The holiday season is all about spending time with loved ones, which includes furry family members. Many pet parents enjoy dressing their dogs up in cozy sweaters, taking them out in the snow and feeding them holiday treats. As you get into the festive spirit, it’s important to keep pets safe. Here are our top Christmas safety tips for dogs to help ensure your four-legged friend stays happy and healthy this winter.

Christmas safety tips for dogs

Make Your Christmas Tree Dog-Proof

Christmas trees are a great way to ring in the holidays. Unfortunately, they contain tons of items that can be harmful to dogs. Here are a few ways to make your Christmas tree a bit safer.

Secure Your Tree

Every dog owner knows that these crafty canines can have tons of energy — the last thing you want is for your dog to run around and accidentally knock over your tree. Not only does this ruin all the hard work you put into setting it up, but a falling tree can harm your pet. You can secure your Christmas tree through one of the following methods:

  • Use a fishing line to attach it to the wall or ceiling.
  • Set your tree on a strong base.
  • Install a wall or ceiling hook.

Whether you have a heavy, real tree or a light, synthetic tree, taking the time to secure it can go a long way when it comes to protecting your pet.

Decorate Carefully

Christmas lights may be fun to look at, but they can be detrimental to your pet’s health. To prevent your dog from chewing them, try to keep the bottom portion of the tree free of lights. You should also keep an eye on cords and check them for signs of chewing.

Along with holiday lights, most of us decorate trees with ornaments. To keep things pet-friendly, try to do the following:

  • Avoid using breakable ornaments.
  • Keep ornaments out of reach.
  • Use secure items (such as ribbons) to hang decorations.

By keeping ornaments secure, you reduce the risk of them scratching, hitting or being consumed by your pet.

Keep Things Clean

Pine needles may smell great, but you don’t want your dog to get near them. If consumed, they can make your pet’s stomach upset and irritate the intestines. If you have a real tree, be sure to sweep the area regularly so no pine needles are left on the floor.

You should also keep the area around your tree spic and span on Christmas morning. If you’re opening gifts in front of your pet, put away any ribbons and wrapping paper.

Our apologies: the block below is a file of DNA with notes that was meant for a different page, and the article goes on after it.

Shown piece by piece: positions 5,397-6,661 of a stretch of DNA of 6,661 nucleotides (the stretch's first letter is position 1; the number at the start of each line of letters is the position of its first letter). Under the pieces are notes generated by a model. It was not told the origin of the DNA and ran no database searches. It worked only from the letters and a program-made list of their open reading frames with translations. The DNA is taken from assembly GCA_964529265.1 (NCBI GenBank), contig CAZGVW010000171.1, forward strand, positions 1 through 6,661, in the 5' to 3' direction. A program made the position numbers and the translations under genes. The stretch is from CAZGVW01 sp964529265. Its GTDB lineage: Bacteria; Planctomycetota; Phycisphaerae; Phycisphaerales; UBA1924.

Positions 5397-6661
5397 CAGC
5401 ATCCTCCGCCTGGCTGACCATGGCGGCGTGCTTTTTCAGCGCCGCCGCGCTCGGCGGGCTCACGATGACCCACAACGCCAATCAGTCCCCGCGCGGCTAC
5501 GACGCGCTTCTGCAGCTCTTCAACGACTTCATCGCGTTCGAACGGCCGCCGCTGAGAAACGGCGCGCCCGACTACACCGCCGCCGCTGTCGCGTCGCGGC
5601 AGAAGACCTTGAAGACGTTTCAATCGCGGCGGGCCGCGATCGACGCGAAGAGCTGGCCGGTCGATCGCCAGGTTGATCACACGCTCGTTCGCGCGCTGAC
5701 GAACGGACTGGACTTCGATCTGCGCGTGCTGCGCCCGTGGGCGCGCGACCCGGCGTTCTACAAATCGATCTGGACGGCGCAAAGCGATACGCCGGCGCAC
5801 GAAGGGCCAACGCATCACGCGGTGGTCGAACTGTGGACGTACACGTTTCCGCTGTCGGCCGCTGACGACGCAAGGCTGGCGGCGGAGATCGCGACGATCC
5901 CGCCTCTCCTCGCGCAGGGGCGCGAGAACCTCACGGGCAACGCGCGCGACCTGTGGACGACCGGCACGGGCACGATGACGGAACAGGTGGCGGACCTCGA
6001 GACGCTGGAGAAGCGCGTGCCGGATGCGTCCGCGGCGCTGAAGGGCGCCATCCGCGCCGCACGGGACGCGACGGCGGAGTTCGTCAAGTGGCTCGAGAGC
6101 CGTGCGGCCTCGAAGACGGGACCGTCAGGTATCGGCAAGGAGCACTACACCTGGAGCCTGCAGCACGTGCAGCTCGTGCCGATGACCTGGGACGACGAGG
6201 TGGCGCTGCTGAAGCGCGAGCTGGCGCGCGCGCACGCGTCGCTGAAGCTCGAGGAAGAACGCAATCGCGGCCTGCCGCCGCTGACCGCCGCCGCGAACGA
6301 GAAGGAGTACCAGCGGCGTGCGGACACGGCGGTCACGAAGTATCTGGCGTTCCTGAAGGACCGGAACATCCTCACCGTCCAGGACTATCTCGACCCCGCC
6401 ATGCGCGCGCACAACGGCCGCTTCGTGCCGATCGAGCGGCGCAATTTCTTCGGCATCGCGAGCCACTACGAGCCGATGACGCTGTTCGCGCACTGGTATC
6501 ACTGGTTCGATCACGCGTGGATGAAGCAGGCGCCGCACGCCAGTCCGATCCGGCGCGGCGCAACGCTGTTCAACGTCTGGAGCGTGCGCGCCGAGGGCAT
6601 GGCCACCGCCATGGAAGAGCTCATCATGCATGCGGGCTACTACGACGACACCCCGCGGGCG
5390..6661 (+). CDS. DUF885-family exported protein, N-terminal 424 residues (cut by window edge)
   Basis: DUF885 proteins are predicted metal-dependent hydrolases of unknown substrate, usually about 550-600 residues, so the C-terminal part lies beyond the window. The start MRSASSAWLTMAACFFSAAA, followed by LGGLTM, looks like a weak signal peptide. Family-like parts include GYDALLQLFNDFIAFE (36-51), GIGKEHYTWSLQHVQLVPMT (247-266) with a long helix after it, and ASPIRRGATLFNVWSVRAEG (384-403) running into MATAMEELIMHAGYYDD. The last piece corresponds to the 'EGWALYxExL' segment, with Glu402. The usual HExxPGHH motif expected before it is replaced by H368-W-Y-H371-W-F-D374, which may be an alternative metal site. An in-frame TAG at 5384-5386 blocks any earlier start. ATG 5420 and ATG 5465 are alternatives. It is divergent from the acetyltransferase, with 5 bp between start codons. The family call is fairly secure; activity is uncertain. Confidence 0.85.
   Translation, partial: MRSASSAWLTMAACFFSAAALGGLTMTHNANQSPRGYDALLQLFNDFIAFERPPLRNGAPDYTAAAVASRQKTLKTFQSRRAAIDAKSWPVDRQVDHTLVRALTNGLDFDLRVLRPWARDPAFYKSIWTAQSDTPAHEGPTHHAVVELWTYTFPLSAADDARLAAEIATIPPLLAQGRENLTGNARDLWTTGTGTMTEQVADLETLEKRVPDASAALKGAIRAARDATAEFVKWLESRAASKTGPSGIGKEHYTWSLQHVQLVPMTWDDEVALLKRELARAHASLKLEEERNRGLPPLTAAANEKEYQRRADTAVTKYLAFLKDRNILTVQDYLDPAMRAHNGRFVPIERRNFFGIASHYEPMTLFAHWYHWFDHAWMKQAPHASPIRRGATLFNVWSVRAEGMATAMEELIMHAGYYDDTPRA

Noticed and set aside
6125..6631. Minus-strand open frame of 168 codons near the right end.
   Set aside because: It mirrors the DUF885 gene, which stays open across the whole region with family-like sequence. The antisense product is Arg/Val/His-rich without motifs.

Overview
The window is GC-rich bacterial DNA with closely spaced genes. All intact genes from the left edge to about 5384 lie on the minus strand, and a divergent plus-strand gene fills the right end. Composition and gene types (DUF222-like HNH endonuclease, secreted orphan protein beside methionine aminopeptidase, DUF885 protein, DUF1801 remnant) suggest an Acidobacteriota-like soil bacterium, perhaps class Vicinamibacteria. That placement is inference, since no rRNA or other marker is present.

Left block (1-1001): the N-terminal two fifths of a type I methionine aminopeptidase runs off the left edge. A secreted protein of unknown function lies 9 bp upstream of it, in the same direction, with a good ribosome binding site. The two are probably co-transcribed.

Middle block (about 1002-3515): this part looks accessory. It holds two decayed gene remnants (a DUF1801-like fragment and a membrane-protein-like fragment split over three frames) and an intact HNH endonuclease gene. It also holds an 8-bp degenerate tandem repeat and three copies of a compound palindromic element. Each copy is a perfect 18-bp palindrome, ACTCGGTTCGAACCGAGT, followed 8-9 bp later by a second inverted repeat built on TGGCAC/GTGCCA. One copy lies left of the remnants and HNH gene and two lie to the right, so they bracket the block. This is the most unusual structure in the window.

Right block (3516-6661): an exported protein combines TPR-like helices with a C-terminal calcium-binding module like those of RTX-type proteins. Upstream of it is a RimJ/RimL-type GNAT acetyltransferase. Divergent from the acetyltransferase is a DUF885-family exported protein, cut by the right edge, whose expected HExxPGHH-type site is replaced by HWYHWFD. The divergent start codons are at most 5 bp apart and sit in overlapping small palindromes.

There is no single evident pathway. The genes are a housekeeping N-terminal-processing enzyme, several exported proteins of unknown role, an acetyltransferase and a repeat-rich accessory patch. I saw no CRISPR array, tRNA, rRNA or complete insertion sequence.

Be Careful With Holiday Plants

mistletoeIf you plan to decorate your home with seasonal plants, keep them out of reach of your dog. Certain plants can be dangerous when ingested, such as the following:

  • Mistletoe: Holly and mistletoe contain berries that are toxic to pets.
  • Flowers: If you receive flowers as a gift (especially lilies or daffodils), make sure your pet can’t easily access them.
  • Poinsettia: Poinsettia plants may be colorful and festive, but they can harm your dog if they’re treated with pesticides.

If you suspect your dog has consumed any of your plants, contact your veterinarian immediately.

Keep Your Pet Away From People Food

After enjoying a big holiday feast, it might be tempting to slip your dog a few leftovers. Unfortunately, lots of the food we chow down on during the holidays can be harmful to our pets. Be sure to keep your dog away from the following toxic foods:

  • Alcohol: If you’re planning on making Christmas cocktails, don’t let them near your pet — alcohol can hurt your dog’s liver and brain.
  • Candy: Most candies contain sugar and sweeteners that are bad for your dog’s liver and stomach.
  • Chocolate: Chocolate contains a substance called theobromine, which is poisonous to dogs.
  • Dairy: Many dairy products, including butter, cheese and eggnog, can cause allergies and make your dog’s stomach upset.
  • Garlic and onion: Foods like garlic and onion can cause anemia in dogs. Keep pets away from any dishes that use these ingredients, such as mashed potatoes or seasoned vegetables and meats.

If you want your dog to enjoy Christmas dinner with you, feed it safe, dog-friendly food and treats.

Protect Your Pet From the Cold

Who doesn’t enjoy going on a winter stroll with their pet during Christmastime? From neighborhood decorations to Christmas lights, there’s always plenty to see. However, if you live in a cold climate, the low temperatures can harm your dog’s paws and overall health. To protect your furry friend from the cold, try these safety tips:

  • Keep your pet moisturized: The cold air can cause your dog’s skin to dry out. Natural products like coconut and olive oil can help keep them hydrated.
  • Get a doggy coat: While dogs have natural fur coats, it’s a good idea to get them a small winter coat to provide extra protection.
  • Use booties or paw wax: Frost on the sidewalk can hurt your dog’s paws. Fortunately, you can protect them by investing in booties or applying a paw wax.

By taking these steps, you’ll reduce the risk of problems like hypothermia and frostbite.

Dog wearing winter coat

Train Your Dog

While it’s a good idea to make a few small adjustments to keep your dog safe during the holidays, many of these dangers can be avoided with proper training. Obedience training teaches your dog to be respectful, prevents unwanted behaviors and, most importantly, persuades your pet to listen to your commands.

Of course, not everybody has the time for training. Whether you’re busy with work or have familial obligations, The Dog Wizard is here to help. Our experienced, passionate trainers can assist with the following:

  • Basic obedience commands
  • Socialization
  • Behavior modification
  • Aggression
  • Separation anxiety

Make this holiday season the best one yet with professional dog training! Learn more about our services by finding us online or calling us at (866) 769-6935.